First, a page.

Instability is not good for financial institutions, nor is a high level of government involvement. Grameen worked because it put the economic prosperity of everyday Bangladeshis back in their hands; apparently this frightened government. It has also been alleged that Grameen's extensive partnerships with foreign firms has been viewed as a threat by the government (The Economist, 2012).
The UN's millennium goals are a utopian laundry list with no formal structure to bring them about. They reflect ideals about poverty, education, gender empowerment, children's health, maternal health, infectious diseases, environmental sustainability, and "global partnership for development" (UN, 2014).
Canada was a signatory to the UN millennium goals. Harper has argued that Canada has made contributions, such as aid to Africa, and debt forgiveness. Funds are made available for specific programs that contribute to the millennium goals as well (CBC, 2010). These funds are targeted, and Harper has stressed that Canada is focused on results, ensuring that our funds are used effectively in the pursuit of the millennium goals.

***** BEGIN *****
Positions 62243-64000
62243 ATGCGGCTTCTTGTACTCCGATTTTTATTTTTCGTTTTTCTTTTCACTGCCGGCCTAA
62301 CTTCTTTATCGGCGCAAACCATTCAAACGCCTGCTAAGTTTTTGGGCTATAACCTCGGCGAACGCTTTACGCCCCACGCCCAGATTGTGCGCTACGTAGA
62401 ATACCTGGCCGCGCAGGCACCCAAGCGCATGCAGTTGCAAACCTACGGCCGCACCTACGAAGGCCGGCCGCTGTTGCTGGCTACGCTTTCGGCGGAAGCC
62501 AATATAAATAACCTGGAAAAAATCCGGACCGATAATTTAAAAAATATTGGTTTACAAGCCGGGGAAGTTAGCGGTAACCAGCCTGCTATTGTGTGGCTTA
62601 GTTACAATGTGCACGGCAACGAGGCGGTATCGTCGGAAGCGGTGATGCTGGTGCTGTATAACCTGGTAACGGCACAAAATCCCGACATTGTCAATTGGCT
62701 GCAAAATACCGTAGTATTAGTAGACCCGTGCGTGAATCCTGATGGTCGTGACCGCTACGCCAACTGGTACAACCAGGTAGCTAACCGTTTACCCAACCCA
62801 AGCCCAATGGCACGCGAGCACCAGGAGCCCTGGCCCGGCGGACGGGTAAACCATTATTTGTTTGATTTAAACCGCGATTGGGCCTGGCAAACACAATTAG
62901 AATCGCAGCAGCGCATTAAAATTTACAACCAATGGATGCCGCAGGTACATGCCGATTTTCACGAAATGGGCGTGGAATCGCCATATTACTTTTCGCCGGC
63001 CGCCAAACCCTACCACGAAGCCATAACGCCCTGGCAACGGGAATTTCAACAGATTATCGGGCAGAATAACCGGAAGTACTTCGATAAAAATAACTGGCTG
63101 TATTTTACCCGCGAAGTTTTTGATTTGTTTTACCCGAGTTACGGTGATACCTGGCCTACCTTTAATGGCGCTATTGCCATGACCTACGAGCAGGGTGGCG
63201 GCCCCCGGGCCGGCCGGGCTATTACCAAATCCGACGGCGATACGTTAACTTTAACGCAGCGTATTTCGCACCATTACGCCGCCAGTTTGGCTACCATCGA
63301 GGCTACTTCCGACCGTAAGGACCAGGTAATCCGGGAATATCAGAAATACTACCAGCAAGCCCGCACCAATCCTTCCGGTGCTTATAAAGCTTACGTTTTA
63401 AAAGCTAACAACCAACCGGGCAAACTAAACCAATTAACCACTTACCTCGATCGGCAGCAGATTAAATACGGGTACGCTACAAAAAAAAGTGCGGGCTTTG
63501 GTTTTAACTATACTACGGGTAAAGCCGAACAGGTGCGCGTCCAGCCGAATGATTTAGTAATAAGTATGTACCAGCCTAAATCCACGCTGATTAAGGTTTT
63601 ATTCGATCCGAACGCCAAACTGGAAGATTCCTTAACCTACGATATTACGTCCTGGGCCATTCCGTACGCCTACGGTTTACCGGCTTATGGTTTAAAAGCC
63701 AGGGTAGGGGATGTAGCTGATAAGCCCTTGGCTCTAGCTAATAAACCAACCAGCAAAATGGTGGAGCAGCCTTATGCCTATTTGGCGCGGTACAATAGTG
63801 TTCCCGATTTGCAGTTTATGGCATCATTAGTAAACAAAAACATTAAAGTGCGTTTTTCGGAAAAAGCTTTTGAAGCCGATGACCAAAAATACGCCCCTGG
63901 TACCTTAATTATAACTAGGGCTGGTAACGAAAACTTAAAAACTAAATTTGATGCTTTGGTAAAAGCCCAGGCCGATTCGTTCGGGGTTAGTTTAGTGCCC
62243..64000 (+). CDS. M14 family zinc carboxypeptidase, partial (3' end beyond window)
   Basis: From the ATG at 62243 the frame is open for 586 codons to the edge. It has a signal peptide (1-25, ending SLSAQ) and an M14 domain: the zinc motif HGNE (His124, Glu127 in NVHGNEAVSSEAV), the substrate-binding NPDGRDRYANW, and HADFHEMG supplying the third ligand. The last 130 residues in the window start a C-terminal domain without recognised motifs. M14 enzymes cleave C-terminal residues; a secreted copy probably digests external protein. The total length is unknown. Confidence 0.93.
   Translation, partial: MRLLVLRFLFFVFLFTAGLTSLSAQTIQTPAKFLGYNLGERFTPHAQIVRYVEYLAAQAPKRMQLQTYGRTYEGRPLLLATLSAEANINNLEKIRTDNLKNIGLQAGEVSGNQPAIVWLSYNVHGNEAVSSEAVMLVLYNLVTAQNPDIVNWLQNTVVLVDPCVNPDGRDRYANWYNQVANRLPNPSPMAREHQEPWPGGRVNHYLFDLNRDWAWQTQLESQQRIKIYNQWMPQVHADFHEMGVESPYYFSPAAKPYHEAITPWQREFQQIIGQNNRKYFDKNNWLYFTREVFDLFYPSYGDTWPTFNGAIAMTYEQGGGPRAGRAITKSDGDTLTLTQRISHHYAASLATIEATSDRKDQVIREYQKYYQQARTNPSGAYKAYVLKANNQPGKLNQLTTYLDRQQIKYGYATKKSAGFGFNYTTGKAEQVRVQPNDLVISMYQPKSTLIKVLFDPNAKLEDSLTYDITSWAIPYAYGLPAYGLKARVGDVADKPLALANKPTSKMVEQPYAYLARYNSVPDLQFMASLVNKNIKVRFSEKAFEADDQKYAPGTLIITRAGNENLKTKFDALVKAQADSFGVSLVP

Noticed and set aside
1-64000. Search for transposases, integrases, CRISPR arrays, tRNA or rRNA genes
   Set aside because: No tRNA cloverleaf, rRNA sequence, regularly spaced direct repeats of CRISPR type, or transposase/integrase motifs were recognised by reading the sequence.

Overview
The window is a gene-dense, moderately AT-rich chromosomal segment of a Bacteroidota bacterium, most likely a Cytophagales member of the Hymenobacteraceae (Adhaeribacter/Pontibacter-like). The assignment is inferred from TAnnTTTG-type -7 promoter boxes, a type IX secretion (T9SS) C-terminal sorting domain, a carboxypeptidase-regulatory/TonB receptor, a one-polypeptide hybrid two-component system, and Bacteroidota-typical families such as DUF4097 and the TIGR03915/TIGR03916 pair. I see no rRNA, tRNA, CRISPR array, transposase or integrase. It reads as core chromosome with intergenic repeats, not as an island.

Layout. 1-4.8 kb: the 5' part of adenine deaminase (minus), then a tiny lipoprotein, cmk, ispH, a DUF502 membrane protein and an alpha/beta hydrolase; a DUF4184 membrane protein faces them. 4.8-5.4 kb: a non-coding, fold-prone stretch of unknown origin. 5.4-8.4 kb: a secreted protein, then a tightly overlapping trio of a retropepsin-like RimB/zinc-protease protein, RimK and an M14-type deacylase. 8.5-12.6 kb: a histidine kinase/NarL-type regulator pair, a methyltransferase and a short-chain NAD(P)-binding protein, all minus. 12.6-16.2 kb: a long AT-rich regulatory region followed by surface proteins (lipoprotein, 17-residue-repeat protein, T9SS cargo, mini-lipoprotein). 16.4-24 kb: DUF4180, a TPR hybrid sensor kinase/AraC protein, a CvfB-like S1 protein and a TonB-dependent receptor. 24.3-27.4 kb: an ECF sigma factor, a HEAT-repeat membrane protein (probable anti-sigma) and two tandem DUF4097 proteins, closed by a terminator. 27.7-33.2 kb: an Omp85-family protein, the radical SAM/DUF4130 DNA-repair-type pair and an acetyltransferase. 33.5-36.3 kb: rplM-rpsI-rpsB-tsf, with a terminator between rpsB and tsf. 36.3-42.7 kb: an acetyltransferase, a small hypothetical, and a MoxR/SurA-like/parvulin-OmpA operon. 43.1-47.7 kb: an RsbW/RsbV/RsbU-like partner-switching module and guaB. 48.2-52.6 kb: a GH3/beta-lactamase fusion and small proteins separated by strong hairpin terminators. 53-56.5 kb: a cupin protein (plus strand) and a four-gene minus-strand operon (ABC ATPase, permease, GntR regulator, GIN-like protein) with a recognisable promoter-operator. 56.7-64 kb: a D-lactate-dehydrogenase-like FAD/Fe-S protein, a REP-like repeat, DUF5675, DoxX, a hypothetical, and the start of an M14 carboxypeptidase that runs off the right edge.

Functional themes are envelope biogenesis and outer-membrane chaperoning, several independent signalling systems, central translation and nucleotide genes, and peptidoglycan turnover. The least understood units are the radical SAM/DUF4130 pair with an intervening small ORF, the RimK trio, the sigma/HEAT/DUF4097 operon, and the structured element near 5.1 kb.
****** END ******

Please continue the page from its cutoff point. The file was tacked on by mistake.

Overall, however, little real progress has been made. Part of the problem is that some goals are simply not compatible -- in particular it will be difficult to balance environmental sustainability with pulling people out of poverty -- the world needs far fewer people living a Western lifestyle, not more. And having a country like Saudi Arabia sign off on gender empowerment never made an ounce of sense. The focus that Canada has had to this point has been on the objectives that are a little more tangible and realistic, in particular the ones with respect to health. On that point, we have done a reasonable job, but with increasing populations, climate change, political instability and war, combatting even basic health care issues is a tough ask -- there is only so much the developed world can do until some of the worst countries get their acts together.
Some reports have speculated that minerals sourced from conflict zones are making their way into popular consumer electronics. Castillo (2010) argues that some tantalum in Apple products may be sourced from mines run by militias in the Congo. York (2012) notes evidence of child labour is same said mines. Brown (2012) notes, however, that the issues driving conflict in the Congo are complex.